OK Soda was born in 1993, a Coca-Cola product to woo and win Gen X. Wieden + Kennedy did its utmost to make the new drink catch on. It didn’t. Ironically the brand’s tagline was, “Things are going to be OK”. They weren’t. The drink lasted two years. But I think you might agree with Tomlinson; its design work (it won a Yellow Pencil in packaging design) and its advertising were really wonderful.
Matt Tomlinson, digital designer, 303 MullenLowe Perth
It’s the dawn of the ’90s. I’m in the ether and only exist as a recurring nightmare in my parents’ minds. The counterculture of the world is sipping the dregs of Nirvana. They’re bulletproof to marketing unless you’re selling a pin badge that says, “I eat authority for a non-predetermined mealtime, breakfast is a construct, get f*cked.”
Coca-Cola’s rainbow world of aluminium rejected the disenfranchised. When nobody understood your affinity to wear all-black, a lone monotone offering sold you the reassurance that everything will be “OK”. A mixture of sugar, slick but recycled artwork, poor timing and citrusy bubbles glance up at you.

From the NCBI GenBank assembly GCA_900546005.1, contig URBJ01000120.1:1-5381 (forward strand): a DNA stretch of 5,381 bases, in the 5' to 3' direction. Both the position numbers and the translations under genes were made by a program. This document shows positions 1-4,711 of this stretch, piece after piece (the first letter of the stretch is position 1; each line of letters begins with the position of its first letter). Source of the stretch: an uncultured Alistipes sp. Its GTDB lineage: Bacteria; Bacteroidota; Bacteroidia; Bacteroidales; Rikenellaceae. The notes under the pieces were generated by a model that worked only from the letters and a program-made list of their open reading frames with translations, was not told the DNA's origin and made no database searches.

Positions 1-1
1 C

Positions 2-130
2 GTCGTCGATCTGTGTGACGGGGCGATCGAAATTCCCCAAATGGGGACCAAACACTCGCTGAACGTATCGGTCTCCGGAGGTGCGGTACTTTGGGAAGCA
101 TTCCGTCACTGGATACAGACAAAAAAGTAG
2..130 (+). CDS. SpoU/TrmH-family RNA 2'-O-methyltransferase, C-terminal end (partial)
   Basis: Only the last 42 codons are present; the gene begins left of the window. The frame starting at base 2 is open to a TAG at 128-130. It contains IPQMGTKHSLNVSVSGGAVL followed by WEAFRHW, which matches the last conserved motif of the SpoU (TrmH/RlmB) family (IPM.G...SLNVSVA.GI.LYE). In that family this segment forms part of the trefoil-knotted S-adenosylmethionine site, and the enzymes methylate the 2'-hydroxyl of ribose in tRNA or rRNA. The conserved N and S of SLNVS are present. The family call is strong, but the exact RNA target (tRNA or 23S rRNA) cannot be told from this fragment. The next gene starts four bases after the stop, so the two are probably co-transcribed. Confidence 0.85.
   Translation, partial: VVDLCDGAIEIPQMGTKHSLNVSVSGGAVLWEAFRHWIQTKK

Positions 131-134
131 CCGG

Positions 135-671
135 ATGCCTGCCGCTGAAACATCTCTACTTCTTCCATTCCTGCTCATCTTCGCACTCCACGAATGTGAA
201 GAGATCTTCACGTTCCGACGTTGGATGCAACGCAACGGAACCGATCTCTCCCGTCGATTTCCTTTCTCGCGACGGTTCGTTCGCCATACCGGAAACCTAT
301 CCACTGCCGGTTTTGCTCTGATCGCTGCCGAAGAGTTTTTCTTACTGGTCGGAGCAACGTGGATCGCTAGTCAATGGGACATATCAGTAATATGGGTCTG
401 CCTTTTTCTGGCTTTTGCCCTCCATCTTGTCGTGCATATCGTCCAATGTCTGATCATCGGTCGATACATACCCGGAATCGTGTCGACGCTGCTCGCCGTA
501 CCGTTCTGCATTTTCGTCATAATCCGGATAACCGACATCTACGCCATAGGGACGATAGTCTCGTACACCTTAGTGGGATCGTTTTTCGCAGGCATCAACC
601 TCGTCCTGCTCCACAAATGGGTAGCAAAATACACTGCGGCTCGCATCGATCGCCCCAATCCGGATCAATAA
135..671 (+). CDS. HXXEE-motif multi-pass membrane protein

OK Soda is a beautiful design artefact, a tin can tattooed with marketing critique and hints of comic book culture. Tapping into a distrust of advertising, OK borrows visual cues from They Live, a commentary on consumerism. Despite its basement brew appearance, OK was an imposter.
The grunge rebellion bubbling within America was untapped potential, Coke created OK to infiltrate a subculture it couldn’t capture. The product promised the achievable, pulling focus on the humour within everyday monotony. The soda wouldn’t complete you, you wouldn’t “get the girl”, the car, the big house and you’d be okay with reality. Amongst the neutral promise and tangy orange, the demographic smelt the bullshit.
Bigger than a product or campaign, are considerations for reaching the unreachable. OK is etched into my personal design mythology – it’s my Holy Grail. Droplets of satire leaked into reality when Coke & W+K advertised a critique on advertising. Its branding and rich campaign world is a life raft for the self-critical era we’re currently waist-high within. Sure, the product was a failure, not in the Pepsi-Kardashian sense; it just was ahead of its time. Despite being canned, the thought behind OK is yet to reach its expiry date. Present day, we see brands scrawl surreal, self-aware ads across social media in pursuit of virality. The Slurpee sipping generation falls into the comfy chairs of managerial positions, we brace for the post-modern tsunami to come. The victors will be those who put their marketing where their mouth isn’t but remain authentic.
I sip the backwash of decades past, and I’m reminded 30 years later that everything is going to be OK.